Dubai

March 20. Monday, 6:30am. HOLY MOLY!!! What a trip yesterday!!! The car was a Toyota that held six (all our table mates) plus the driver, Nadir. That’s his name not the Arabic word for “driver”. He had an arranged marriage when he was 14 to his first cousin who was also 14. They had ten children, nine in a row every year after they got married. Wow!! He was in charge of all the other drivers, of which there were 24 cars in this caravan. We were the lead car. You have seen pictures of vehicles flying over huge dunes. That’s us!!! Screaming, yelling, hanging on for dear life! Probably did it for an hour or more. Nadir was sooo great. Not only driving but so full of information. Kind and helpful. We loved him. So, after being scared shi….., we arrived at a Bedouin enclave in the desert. They feasted around 500 people. We had Arabic coffee with dates, saw a belly dance show that lasted about 30 minutes. Beautiful girl and unbelievable gyrations. El watched her very carefully and will attempt some of those gyrations this evening. Oh my!!! She also rode a camel.(bonded with it). This is how she did it. Two people ride at the same time. One in front of the other. El gets on the front and I climb on behind her. The handler tells the camel to get up but it can’t. After several tries (while the camel is making these terrible sounding groans), Ellen says “John. GET OFF! You’re too heavy”. I do and the camel immediately gets up quite easily and this is how El bonded with her camel friend. This is not what happened but it makes for a funny story, doesn’t it? She did ride the camel, though. Solo. This was our best excursion to date. What an experience!!
3:00pm. Just back from visiting the tallest building in the world. Burj Khalifa. Burj means “tower” and Khalifa is the name of the ruling family of Dubai. We also visited a famous mosque. Couldn’t go in, though. Walked through some fabulous malls and visited “Ski Dubai”. We didn’t have the time to try it but we could have handled it easily. Looks much like our Bretton Wood’s runs but much shorter. It would cost us around 200 dollars for two hours skiing. Next trip, maybe. The big news today was not what we saw, but what we didn’t see because we were in a pretty big sandstorm most of the trip. Visibility was way down like our snowstorms. Sand in our eyes, ears, nose, and mouths. They don’t plow sand here, they vacuum it up. Cool, huh? If you have a chance, Google Burj Al Arab Hotel. Unbelievable!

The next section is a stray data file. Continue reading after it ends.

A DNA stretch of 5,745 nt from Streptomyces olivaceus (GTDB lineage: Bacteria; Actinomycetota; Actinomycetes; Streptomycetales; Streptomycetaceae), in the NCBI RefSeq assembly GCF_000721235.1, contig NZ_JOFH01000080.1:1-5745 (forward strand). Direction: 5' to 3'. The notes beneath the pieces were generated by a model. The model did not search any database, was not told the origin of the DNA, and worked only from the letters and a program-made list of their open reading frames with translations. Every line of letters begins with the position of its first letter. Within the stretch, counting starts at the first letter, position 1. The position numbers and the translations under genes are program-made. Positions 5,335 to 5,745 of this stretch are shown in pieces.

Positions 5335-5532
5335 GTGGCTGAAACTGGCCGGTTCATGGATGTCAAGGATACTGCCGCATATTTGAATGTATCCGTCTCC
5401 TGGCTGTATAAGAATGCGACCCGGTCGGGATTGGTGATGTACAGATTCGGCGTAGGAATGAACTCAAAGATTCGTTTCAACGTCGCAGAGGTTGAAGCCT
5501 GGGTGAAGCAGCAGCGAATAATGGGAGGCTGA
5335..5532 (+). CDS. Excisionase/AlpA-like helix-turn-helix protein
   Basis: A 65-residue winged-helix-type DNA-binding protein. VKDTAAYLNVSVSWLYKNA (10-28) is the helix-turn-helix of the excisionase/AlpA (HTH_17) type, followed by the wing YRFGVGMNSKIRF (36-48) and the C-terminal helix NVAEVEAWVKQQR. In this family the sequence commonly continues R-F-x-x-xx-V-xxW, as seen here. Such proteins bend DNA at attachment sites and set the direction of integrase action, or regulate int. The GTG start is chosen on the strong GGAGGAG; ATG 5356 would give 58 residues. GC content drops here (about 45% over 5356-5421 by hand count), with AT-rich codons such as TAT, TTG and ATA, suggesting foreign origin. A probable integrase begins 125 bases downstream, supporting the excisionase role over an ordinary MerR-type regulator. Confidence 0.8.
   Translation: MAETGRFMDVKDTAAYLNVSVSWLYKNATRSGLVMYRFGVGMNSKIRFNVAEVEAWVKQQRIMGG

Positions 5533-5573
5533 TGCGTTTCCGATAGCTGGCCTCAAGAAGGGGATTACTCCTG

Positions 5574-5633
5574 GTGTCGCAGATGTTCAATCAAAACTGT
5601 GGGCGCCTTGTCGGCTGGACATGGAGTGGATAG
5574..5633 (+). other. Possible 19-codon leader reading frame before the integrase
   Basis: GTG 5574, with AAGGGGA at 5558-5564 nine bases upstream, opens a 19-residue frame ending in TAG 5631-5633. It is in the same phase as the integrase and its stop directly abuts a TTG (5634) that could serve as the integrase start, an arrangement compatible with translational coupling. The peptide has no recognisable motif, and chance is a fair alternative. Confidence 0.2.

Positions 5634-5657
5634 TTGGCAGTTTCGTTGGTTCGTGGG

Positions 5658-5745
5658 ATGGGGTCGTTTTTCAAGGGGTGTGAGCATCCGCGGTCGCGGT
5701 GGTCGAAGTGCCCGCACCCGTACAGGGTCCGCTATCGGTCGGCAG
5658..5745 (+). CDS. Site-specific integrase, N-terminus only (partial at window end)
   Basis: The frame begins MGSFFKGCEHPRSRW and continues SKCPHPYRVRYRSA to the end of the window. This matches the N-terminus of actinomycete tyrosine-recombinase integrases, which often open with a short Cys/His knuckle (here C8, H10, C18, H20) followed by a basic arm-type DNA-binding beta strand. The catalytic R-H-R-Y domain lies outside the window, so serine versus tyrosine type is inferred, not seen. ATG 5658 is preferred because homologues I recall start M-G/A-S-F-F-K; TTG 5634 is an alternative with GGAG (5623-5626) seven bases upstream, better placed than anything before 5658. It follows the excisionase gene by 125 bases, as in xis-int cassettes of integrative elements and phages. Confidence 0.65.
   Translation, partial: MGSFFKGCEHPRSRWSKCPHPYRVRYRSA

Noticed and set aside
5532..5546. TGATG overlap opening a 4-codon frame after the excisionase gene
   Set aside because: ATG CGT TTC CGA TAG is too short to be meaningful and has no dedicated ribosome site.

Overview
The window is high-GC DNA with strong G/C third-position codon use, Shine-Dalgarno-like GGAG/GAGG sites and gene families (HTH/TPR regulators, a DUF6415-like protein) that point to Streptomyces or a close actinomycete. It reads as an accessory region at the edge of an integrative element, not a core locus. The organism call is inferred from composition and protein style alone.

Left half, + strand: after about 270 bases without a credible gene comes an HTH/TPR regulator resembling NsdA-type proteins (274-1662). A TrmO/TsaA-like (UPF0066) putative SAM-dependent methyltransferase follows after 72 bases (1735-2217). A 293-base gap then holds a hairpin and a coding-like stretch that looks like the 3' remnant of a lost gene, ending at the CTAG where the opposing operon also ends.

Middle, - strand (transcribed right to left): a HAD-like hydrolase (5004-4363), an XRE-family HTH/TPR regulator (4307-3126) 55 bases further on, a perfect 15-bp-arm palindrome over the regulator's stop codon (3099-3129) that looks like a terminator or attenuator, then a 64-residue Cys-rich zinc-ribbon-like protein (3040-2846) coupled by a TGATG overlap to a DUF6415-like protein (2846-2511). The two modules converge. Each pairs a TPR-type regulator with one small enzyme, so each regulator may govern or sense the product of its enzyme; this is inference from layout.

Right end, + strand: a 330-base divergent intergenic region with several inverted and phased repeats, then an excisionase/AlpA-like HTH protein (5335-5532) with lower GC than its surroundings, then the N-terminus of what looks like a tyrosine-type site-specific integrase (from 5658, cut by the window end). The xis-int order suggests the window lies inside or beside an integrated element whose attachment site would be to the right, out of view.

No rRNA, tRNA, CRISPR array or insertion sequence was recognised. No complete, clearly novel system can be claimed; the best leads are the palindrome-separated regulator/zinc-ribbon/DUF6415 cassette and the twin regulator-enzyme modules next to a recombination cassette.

We saw many, many people in traditional dress. Women wearing the Abaya (long black robe), the Hijab (head scarf covering everything but the face), some also wearing the Niqab (it covers the face only showing the eyes), and some wearing the Burqa (single garment covering everything). Men wear long white robes called the Dishdasha. Some wear a head scarf called the Keffiyeh (usually white) held on with a black colored rope called the Agal. Really impressive attire. Wealthy looking! That’s enough historical info for today’s lesson. No homework tonight. Snow day tomorrow, I mean “sand” day! Signing off, Captain Crook

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